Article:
But rather than a show of strength, the shift in strategy belies weakness, and by the end of last week, the LDP had rolled back its electoral goals. Chief cabinet secretary Yoshihide Suga stated that the planned sales tax hike would not go forward if the economy returned to the condition it was in before Abenomics was implemented. And Abe claimed that victory would be his if he retained a simple majority with his coalition partner.

Will this be a Theresa May moment for Abe? At present, the LDP, with its coalition partner the Komeito, holds a two-thirds majority in the Lower House. Losing a mere 13 seats would downshift this to a simple majority, and much more is at stake. Koike is aiming big, hoping that her party, only a few weeks old, will seize the helm of state, Macron-style.

But critically different to the recent electoral shifts in Europe are the absence of significant ideological divides. Jeremy Corbyn’s left-Labour politics have garnered surprising – and substantial – public support with the latest opinion polls placing him ahead of the conservative Theresa May.

In Japan, however, there is little ideological division between Koike and Abe: both are on the political right and advocate similar mixes of neoliberal and nationalist policies. For the economy, Koike has little new to offer beyond inserting her first name into the Abenomics program to create ‘Yurinomics’. Both are members of the neonationalist Nippon Kaigi, an association dedicated to historical revisionism and the promotion of an unapologetic state-oriented, emperor-oriented nationalism. Both support revising Article 9 of the constitution, in which Japan renounces the right of war, in addition to many of the other articles in it.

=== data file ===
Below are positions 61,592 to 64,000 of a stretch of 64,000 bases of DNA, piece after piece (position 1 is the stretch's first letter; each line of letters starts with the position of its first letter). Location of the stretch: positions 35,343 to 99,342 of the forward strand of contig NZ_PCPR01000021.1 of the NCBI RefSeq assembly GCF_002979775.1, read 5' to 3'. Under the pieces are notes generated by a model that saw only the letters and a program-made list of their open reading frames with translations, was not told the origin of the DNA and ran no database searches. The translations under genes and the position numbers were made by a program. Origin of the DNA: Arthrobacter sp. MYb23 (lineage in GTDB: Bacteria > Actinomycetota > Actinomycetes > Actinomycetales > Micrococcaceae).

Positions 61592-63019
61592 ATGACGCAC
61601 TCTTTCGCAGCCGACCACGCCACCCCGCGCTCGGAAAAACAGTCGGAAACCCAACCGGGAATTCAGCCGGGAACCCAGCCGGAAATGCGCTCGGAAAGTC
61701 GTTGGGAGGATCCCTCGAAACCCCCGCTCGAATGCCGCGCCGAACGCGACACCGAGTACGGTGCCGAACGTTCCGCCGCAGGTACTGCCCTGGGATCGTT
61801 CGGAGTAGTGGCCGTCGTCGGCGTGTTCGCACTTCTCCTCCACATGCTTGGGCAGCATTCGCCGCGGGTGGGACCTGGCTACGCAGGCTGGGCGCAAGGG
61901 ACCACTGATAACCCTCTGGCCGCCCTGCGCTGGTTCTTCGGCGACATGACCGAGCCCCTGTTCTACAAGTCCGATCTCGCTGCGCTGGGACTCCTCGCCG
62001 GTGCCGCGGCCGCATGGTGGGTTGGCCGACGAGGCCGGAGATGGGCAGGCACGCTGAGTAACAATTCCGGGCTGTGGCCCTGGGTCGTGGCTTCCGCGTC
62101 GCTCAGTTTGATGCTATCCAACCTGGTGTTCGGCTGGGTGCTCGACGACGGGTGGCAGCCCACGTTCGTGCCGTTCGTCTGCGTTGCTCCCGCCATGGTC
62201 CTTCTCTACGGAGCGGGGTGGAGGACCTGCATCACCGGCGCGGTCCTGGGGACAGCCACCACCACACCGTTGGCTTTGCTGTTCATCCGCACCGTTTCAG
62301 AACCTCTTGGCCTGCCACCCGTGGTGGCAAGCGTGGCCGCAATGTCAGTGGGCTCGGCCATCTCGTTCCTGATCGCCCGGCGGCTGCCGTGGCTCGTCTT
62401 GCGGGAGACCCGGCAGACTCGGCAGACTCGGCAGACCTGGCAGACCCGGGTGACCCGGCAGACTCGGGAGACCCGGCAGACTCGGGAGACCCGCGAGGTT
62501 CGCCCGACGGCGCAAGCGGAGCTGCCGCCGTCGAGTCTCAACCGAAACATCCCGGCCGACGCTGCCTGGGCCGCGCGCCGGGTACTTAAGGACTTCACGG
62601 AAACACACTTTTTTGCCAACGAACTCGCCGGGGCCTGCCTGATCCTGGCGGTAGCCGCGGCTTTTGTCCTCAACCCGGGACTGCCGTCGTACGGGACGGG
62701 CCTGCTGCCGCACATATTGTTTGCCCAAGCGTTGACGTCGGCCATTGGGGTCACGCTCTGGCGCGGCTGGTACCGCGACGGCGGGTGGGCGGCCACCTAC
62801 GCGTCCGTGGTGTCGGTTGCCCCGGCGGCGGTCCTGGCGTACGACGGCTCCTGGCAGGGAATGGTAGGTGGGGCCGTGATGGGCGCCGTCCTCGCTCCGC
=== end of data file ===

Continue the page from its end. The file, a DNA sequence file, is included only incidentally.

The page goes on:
Blessed are the peacemakers

The last point, constitutional revision, has been a driving goal for Abe, but an unpopular one with the electorate, and one difficult to pass with his coalition partner, the Komeito. With origins in a religious sect, the Komeito has been reluctant to support any revision of the ‘pacifist’ Article 9. Could the rise of the Party of Hope – plus horse-trading – pave the way for Abe, or Koike, to follow through?

The answer may come down to who comes out to the ballot box. Voter participation rates are at their lowest since 1947, with nearly half of those registered not bothering to make their voice count in the 2014 snap elections. But the present media hype might draw more out to the polls. According to a Kyodo survey, as of October 1, 46 per cent supported Abe, 33 per cent preferred Koike, and 21 per cent were undecided. Asked about parties, 24 per cent said they would back the LDP, and 15 per cent the Party of Hope. But, crucially, a whopping 43 per cent of the electorate remains uncommitted. With so much in play, the next two weeks will be decisive.